My mind rests in my lap. I have just come from doing an hour of cardio on a tread mill and 45 minutes of weight training legs at the gym. My mind is suspended while I am there. I don’t like exercise, although I do it daily. Why? My body craves it like a dog does a bone or a cat, birds. I say my mind is suspended because I don’t feel my mind is in my body. Movement is like pretending I’m hooked up to a remote control, a helicopter in a young girl’s hands.
I believe working out for me is a form of meditation. It differs not in the sense of empty mind, but in the sense of active body. My body motors around at the gym, sometimes with difficulty if the weight I chose is too heavy.
A friend once said to me, “I like how you move around the gym.” I’m not certain what she meant by this. Maybe she was speaking to the comfortability I feel in the gym; I started weight training at eleven. Maybe she sensed my confidence as I worked my bicep up down, up down. One, two, three and four, five, six, to a total count of twelve.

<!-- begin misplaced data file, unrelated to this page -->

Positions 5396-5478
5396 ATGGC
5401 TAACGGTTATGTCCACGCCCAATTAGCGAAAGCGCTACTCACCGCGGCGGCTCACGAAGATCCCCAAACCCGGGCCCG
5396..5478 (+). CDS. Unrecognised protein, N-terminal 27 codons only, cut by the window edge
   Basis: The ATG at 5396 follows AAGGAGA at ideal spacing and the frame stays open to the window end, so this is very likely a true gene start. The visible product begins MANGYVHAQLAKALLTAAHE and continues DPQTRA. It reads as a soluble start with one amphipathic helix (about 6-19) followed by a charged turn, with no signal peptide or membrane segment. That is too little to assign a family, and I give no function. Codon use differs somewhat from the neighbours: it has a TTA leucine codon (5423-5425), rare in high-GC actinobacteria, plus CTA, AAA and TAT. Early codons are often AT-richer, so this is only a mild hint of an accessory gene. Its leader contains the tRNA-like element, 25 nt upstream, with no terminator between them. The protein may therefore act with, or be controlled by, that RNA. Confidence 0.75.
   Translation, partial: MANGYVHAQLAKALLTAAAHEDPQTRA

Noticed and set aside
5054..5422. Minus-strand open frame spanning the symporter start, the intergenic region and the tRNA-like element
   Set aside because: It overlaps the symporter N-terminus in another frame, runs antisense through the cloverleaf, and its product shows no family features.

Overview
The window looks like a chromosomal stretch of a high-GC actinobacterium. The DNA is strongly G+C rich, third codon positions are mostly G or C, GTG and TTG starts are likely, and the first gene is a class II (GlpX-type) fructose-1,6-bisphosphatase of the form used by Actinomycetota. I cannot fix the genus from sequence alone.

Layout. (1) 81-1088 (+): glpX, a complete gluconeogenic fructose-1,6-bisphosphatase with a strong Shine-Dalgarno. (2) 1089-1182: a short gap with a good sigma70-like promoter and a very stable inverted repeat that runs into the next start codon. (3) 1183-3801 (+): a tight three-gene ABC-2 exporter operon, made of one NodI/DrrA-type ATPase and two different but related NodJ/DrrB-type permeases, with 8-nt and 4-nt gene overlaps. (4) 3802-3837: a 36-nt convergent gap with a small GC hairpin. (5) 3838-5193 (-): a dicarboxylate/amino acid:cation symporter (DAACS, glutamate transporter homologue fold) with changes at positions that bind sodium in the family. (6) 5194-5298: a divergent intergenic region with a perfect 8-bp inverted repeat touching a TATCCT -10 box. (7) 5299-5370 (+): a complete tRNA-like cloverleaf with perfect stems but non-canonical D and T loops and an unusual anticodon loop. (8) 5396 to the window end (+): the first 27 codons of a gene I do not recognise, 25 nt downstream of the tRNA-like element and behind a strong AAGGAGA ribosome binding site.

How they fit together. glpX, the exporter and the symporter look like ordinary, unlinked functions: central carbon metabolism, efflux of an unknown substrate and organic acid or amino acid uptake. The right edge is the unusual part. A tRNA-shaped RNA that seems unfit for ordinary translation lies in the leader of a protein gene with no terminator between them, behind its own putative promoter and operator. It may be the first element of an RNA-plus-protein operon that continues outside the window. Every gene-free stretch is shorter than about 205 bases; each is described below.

I am happiest when my mind rests in my lap, suspended once again, but attached to the page, the pen, or the key board. Being in the zone is better than a chocolate cupcake with coconut icing. It is almost as good as the smile the two-year-old gives me when I tell her I like her princess shoes.
I love being suspended. When my mind comes to rest in my brain, it is with a weight like a tug of the string of a flying kite. But it is here, in the brain, that I’m able to work and make out bills; here that I grocery shop for avocados; here that notes when it’s time of go to bed.
It is good to love both, the suspension and the weight. I feel solid. I feel complete. I stand in the grass radiating with the rays of the sun, or on the sidewalk radiating with the glow of the moon. Pretending I’m in the sky is as good as pretending I’m in the gym. Both rock my world.